Paul said, "For this we declare to you by the word of the Lord, that we who are alive, who are left until the coming of the Lord, will by no means precede those who have died."

One writer commenting on this passage said, "The sleeping loved ones who also believed in the death and resurrection of Christ are caught up into his eternal life ... [so] Easter Sunday is not a one-time event, but the beginning of a universal restoration."3 While we certainly grieve for, and miss our loved ones who die before us, we have the assurance and the hope that one day we will be reunited for eternity in heaven.

Paul has thus dealt with the immediate question about those who die before Jesus' return. But Paul is not done. He goes on to give further details of what happens next. And that brings us to ancient questions.

Faith answers the questions, "When, and how, will Jesus return?"

Some of you are probably thinking about a word (or phrase) that gets thrown about from time to time. "Rapture" or "The Rapture" fits into Paul's words, depending on your mindset. The term refers to an end-time event when all Christian believers who are alive, along with resurrected believers, "will be caught up in the clouds ... to meet the Lord in the air," as Paul put it. If you interpret all of this in a certain way, it's easy to see how quickly you can imagine people disappearing from cars and airplanes and homes. It's easy to understand how people get out charts and timelines and start to map out how everything is logically going to fall into place. You may find yourself getting into discussions or arguments about the end times "work." You may hear terms like "premillennialism" or "postmillennialism" or "amillennialism" being bandied about. You may see bumper stickers about what to do with the car the sticker is on when the Rapture comes.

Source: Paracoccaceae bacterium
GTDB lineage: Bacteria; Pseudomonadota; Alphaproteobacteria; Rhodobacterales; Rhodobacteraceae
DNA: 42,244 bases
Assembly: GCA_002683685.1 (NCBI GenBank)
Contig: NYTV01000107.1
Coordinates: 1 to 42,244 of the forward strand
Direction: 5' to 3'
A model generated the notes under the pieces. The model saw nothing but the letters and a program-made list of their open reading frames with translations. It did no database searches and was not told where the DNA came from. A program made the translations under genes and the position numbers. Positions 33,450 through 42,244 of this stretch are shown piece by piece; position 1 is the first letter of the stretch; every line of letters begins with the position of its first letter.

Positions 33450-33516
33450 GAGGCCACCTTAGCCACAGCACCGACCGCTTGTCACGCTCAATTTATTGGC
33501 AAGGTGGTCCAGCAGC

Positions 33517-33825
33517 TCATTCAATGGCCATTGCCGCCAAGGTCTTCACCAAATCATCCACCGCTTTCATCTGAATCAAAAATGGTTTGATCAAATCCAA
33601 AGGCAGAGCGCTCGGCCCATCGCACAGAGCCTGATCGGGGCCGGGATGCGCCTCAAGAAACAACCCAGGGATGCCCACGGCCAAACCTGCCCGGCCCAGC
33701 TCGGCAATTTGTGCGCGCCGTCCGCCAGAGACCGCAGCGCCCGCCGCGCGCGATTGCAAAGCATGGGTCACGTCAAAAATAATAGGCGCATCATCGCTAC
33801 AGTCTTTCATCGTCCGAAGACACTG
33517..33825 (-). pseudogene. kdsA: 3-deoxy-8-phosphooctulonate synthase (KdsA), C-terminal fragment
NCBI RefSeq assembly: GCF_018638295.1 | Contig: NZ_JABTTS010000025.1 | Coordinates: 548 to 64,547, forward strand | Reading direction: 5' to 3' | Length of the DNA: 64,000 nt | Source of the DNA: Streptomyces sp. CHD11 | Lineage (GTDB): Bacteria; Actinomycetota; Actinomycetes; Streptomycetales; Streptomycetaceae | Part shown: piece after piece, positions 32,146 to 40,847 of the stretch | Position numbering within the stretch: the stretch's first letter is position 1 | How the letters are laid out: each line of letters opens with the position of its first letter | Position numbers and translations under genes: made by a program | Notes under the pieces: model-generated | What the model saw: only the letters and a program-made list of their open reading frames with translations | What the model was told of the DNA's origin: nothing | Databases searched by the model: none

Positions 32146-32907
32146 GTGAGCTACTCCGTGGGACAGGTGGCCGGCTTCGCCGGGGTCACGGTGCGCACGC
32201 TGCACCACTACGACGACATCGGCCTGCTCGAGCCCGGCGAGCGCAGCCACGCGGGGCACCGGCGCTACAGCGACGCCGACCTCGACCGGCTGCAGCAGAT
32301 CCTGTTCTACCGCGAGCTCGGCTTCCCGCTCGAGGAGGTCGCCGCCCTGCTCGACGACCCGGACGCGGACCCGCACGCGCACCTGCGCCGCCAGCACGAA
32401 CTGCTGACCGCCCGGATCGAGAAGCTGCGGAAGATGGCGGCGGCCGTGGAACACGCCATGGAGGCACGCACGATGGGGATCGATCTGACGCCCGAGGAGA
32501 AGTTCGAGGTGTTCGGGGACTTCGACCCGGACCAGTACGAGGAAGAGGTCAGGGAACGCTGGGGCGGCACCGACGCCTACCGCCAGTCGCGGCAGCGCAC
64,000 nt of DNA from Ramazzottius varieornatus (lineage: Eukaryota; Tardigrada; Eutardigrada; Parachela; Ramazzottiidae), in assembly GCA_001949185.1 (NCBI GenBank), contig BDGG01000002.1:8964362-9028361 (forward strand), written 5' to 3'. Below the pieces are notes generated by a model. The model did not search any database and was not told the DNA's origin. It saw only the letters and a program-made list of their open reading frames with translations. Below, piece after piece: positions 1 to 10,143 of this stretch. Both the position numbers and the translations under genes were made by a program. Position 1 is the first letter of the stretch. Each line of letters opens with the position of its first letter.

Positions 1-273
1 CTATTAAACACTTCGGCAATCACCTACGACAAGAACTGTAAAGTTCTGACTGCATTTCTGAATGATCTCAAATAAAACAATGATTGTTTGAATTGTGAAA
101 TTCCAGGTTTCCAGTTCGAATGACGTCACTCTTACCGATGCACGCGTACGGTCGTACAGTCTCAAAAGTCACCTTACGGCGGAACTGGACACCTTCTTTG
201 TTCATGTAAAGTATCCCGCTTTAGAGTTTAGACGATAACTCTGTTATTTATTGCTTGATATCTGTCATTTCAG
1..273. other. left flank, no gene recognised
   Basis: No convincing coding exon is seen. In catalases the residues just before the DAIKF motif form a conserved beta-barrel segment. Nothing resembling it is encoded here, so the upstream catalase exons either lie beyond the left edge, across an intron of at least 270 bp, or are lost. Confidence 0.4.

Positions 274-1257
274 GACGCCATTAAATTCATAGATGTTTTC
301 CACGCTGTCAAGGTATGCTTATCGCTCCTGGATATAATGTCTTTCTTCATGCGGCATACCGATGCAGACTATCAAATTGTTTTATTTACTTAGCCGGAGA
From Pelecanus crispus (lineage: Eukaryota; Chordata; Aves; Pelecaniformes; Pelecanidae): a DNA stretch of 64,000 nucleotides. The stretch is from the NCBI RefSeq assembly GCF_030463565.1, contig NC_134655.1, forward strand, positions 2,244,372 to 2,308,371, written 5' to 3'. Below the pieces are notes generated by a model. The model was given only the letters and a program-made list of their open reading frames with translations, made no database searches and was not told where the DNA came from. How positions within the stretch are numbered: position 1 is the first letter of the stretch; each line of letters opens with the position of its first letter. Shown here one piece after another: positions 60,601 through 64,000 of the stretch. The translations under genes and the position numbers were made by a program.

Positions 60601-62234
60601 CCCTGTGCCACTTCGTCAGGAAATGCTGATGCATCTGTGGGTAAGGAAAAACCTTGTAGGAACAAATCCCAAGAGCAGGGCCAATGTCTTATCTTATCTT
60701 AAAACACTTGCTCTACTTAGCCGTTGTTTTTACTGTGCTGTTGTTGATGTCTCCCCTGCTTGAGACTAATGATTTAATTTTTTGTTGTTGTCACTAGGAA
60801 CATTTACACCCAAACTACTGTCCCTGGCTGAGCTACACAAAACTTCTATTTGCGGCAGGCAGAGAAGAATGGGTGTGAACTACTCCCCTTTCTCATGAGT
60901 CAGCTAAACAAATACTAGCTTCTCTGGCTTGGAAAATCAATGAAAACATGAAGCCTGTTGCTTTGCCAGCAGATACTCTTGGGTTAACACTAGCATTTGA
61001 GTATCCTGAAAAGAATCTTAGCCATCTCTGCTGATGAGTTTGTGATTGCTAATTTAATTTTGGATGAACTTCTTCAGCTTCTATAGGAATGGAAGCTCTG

Like-minded people may be making elaborate plans for how to keep their families and themselves safe during these scary times to come. Will there be a long period of tribulation? Or will believers get taken up first, and then the tribulation happens?

Remarkably, these discussions have their roots in this pastoral letter to the Thessalonian church. Did Paul have these specifics in mind when he wrote to the church? Or was he trying to allay fears and anxieties among the church members?

Listen again to what Paul said: "For the Lord himself, with a cry of command ... will descend from heaven, and the dead in Christ will rise first. Then we who are alive, who are left, will be caught up in the clouds together with them to meet the Lord in the air; and so we will be with the Lord forever." Note that Paul then adds this instruction: "Therefore encourage one another with these words." Does that sound like a rallying cry to get ready for the Rapture? Or does it sound like a pastor giving hope considering the uncertainties ahead of them?